This is an important book, though I'm not sure Eugenia Cheng would agree with my logic in saying so. 

Going on the marketing, what we have here is a counter to fake news and dodgy argumentation in the form of mathematical logic. The back cover tells us 'Newspaper headlines and social media use emotions to warp the facts. Politicians and companies master rhetoric to mislead us. What one book could help us make sense of it all?' Admittedly they don't answer their rhetorical question, but I assume the answer is intended to be The Art of Logic. (Did the company behind this book realise it was using rhetoric, though presumably not to mislead us?) 

What we actually have is a combination of a lucid and interesting explanation of the basics of logic with the mathematical equivalent of those books such as Algorithms to Live By that were so popular a couple of years ago. They used the logic of algorithms (differently worded, and, to me, easier to understand), the heart of computer…

Quantum Economics - David Orrell ****

David Orrell's earlier title Economyths is one of my favourite popular science books of all time. Or, perhaps, I should say popular non-science, as Orrell shows just how devastatingly traditional economics uses the tools of science without having a scientific basis. I was, therefore, really looking forward to reading Orrell's new book - until I saw the title. As anyone involved with physics can tell you, there's nothing more irritating than the business of sticking the word 'quantum' onto something to give a pseudo-scientific boost to waffle and woo. Was Orrell doing the same thing? Thankfully, his introduction put my fears aside.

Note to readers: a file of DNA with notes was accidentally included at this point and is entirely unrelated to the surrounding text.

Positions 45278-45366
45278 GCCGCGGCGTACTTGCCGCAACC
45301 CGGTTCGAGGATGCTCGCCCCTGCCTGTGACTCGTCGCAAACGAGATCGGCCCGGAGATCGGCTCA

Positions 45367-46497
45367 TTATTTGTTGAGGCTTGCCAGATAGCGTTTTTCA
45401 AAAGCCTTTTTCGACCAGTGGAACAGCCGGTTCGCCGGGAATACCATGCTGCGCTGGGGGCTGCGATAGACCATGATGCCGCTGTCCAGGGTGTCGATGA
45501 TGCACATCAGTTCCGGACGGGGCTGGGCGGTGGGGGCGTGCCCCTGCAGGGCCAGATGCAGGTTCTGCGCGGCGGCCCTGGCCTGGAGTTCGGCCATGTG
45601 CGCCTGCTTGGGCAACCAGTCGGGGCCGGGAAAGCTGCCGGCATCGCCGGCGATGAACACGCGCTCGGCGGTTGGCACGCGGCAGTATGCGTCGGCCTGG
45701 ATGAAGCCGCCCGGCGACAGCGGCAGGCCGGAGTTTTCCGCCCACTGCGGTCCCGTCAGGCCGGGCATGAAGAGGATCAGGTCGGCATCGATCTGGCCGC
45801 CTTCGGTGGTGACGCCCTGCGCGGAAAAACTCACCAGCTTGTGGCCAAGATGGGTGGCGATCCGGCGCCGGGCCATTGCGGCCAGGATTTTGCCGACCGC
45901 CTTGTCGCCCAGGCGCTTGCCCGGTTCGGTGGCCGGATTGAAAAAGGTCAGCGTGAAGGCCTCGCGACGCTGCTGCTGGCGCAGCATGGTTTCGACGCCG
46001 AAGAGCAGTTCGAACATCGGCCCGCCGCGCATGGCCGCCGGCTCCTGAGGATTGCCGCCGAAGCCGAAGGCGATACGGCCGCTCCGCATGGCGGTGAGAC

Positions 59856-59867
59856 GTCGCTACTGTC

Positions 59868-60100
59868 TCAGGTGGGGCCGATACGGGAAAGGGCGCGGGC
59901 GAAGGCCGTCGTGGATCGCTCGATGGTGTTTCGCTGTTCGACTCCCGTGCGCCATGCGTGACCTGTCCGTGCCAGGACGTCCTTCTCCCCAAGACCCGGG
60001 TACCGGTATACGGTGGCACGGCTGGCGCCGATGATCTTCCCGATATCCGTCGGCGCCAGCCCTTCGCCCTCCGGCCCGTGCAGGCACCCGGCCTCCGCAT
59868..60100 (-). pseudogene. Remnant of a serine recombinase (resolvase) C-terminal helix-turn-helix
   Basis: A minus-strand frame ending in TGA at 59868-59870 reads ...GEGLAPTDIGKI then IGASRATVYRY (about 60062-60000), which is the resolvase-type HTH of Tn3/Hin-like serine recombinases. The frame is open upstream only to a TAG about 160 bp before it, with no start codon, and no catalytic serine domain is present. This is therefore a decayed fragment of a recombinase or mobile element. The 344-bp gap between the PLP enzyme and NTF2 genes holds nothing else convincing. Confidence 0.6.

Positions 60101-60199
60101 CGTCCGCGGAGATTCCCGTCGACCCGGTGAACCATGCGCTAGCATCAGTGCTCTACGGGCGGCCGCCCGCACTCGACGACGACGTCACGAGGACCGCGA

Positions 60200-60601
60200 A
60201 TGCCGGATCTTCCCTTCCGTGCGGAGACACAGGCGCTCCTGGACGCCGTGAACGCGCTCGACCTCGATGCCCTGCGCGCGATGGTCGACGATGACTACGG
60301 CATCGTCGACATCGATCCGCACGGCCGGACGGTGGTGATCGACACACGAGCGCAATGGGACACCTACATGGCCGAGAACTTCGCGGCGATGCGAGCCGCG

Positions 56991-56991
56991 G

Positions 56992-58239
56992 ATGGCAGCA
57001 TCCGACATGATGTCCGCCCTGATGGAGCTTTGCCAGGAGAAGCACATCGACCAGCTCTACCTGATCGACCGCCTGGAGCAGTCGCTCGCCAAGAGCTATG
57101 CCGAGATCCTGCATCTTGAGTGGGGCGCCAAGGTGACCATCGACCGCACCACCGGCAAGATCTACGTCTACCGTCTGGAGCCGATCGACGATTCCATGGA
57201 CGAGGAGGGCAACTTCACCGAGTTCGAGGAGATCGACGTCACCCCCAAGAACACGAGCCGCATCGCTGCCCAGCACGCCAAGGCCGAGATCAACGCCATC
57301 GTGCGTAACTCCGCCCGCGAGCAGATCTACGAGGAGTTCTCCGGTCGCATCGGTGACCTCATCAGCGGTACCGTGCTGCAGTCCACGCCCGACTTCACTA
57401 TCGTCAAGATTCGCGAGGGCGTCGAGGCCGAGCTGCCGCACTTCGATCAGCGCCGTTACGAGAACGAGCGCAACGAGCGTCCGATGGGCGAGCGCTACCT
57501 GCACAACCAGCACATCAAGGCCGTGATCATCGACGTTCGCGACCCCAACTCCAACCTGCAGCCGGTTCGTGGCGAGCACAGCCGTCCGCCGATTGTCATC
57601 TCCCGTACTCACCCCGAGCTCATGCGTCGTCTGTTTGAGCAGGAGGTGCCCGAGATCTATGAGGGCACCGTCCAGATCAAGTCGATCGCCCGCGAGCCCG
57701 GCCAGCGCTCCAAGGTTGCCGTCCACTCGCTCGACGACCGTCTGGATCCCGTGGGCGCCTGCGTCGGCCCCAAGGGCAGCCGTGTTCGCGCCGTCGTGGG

Orrell, a mathematician with a physics background quickly makes it clear that the way he is using quantum theory is not just employing magic words, but involves making use of strong parallels between the nature of quantum objects and concepts like money (more on money in a moment). Yes, this is to some extent a metaphorical use of quantum …

The Ashtray - Errol Morris *****

Wow. When someone suggested I read a book called The Ashtray, written by a documentary film-maker, it didn't strike me that it would be a book that gave deep insights into the history and philosophy of science - while also being a remarkable reading experience. In fact, I almost didn't bother with it, but I'm glad that I did.

The titular ashtray was thrown at the author when he was a grad student - thrown by one of the two best known names in the philosophy of science, Thomas Kuhn, he of The Structure of Scientific Revolutions and the concept of paradigm shifts. Kuhn didn't like the young Errol Morris daring to challenge his ideas and reacted with what some would regard as a less than philosophical reply by hurling a heavy glass ashtray at him.

Part of the reason that reading The Ashtray is a remarkable experience is because it's a book that feels in some ways like watching a documentary. I have to confess I've never seen any of Morris's work, but he uses vis…